The Nuclear Security Governance Experts Group, a coalition of 23 issue specialists, in March issued a report that includes 30 recommendations toward meeting five “steps” -- defining the scope of nuclear security, universal membership in the existing regime, a promise of “continuous improvement,” dealing with political obstacles to improvement, and establishing a unifying instrument.

Success at next year’s meeting in The Hague will be dependent in part on leaders’ willingness to accept that unifying framework for global nuclear security and to begin work on an accord that would enter into force in 2020, the NSGEG report says.

This single “umbrella” would cover all existing mechanisms, tweaked as needed to avoid conflicting demands, said Luongo, one of the NSGEG participants. It would lay out the obligations of a nation considered a good global citizen.

While it is clear the international community, particularly Western states, would not accept a new bureaucracy to oversee the revamped system, there are other options, Luongo said. He said these could involve giving greater authority to the International Atomic Energy Agency or having the three nations that have hosted the security summits convene further meetings on a regular basis.

An IAEA nuclear security conference scheduled for July in Vienna, Austria, will be an opportunity for the agency to demonstrate whether it can take over the function of promoting the issue at the political level, Luongo asserted.

The U.N. organization has sponsored several corresponding meetings since 2003, but this will be the first in which minister-level officials have been asked to present statements, said Khammar Mrabit, IAEA nuclear security director.

The event will also feature broad discussions on security achievements and challenges, as well as sessions on specific technical issues such as cyber security and physical protection of nuclear plants. It will be key to directing the agency’s security work, Mrabit said in a telephone interview.

“It is up to the member states to decide what should be further strengthened,” he said when asked about the potential for greater IAEA authority in this sector.

A new security framework does not have to be established from the start, but rather could be rolled out over a period of years as states work alone or in groups toward an accepted goal, Luongo stated. In that, it would be similar to agreements on fluorocarbons or climate change, he said.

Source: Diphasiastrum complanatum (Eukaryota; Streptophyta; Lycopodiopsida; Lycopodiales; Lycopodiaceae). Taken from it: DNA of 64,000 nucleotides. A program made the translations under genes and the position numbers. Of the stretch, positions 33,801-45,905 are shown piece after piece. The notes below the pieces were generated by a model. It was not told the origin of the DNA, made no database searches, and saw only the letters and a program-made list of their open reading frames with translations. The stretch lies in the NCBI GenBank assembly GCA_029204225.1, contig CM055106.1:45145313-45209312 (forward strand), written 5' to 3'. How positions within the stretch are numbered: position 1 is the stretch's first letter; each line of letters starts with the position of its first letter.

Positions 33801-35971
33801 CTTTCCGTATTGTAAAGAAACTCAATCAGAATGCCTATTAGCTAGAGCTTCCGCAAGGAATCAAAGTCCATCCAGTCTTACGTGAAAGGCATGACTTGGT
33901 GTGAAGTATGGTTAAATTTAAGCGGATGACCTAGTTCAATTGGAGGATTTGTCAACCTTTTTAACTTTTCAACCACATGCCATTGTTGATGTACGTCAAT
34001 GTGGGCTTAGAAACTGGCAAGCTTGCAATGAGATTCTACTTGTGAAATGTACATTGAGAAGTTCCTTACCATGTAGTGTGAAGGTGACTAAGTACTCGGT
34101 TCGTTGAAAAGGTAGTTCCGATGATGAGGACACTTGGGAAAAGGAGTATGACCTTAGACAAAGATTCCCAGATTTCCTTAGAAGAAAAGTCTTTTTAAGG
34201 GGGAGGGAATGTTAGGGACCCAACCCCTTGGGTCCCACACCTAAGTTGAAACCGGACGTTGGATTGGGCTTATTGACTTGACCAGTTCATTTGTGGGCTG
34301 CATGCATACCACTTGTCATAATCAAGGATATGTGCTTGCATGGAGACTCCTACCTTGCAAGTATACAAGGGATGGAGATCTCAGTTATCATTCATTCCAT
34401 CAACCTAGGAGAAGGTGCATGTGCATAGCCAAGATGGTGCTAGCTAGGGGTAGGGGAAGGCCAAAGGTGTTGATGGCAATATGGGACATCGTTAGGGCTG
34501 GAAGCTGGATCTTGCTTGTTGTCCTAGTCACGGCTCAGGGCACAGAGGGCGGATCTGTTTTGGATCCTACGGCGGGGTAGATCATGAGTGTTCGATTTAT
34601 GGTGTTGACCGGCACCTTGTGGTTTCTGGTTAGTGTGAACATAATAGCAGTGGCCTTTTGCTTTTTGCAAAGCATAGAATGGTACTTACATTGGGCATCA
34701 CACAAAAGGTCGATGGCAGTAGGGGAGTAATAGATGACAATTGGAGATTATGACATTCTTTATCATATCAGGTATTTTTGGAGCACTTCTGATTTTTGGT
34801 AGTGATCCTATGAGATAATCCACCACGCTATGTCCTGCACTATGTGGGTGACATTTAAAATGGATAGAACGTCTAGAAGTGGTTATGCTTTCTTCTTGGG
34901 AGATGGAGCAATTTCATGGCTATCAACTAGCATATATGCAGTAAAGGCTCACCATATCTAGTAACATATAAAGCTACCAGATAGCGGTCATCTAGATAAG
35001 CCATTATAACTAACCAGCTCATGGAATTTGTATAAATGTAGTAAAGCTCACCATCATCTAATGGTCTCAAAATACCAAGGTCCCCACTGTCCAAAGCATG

“I understand the danger and the concern that people have about entering into a big new international negotiation, and I don’t think that’s what we’re arguing,” he said. “What we’re arguing is there needs to be a process by which you actually improve the nuclear security system in reality, over a period of time. And we’ve put that date as 2020.”

Ferguson said his discussions with officials from Nuclear Security Summit participant states suggest the process will end in 2014. He and others also played down the likelihood that leaders would agree to an overarching security framework.

"A comprehensive framework for nuclear security is a laudable goal," said Dutch Ambassador Piet de Klerk, lead organizer for the 2014 Nuclear Security Summit. There is no organization today to work on such a program, "and maybe more important is that the appetite among participating states for starting such an effort in a serious way is not big," he told GSN by e-mail.

The priority should be on strengthening existing measures, including pushing for universal membership in the Convention on the Physical Protection of Nuclear Material and the International Convention for the Suppression of Acts of Nuclear Terrorism, Ferguson said.

The United States has not ratified the nuclear terror accord, and is among more than 30 nations that must still approve an amendment to the physical protection pact before it can be enacted.

Bringing the amendment into force before the 2014 summit “would be a powerful statement,” Ferguson said.

In the absence of the biannual summits, nations and international organizations will have to ensure they maintain the personnel and resources to continue safeguarding or eliminating nuclear materials and weaning more facilities off weapon-grade uranium, he added.

Each government should have one senior official who could track progress and threats and then have access to the head of state, according to Ferguson. “There has to be someone minding the ship,” he said.

Luongo warned that the issue could slip from top-level focus should the summits come to a final end next year.

“If it falls back to the technical level again, I’m not sure you’re ever going to get it back up,” he said.

[EDITOR'S NOTE: The Nuclear Threat Initiative is the sole sponsor of Global Security Newswire, which is published independently by the National Journal Group.]

April 5, 2013

WASHINGTON -- President Obama’s goal of locking away all vulnerable nuclear material from terrorists’ grasp by today remains incomplete, despite significant security advances over the past four years.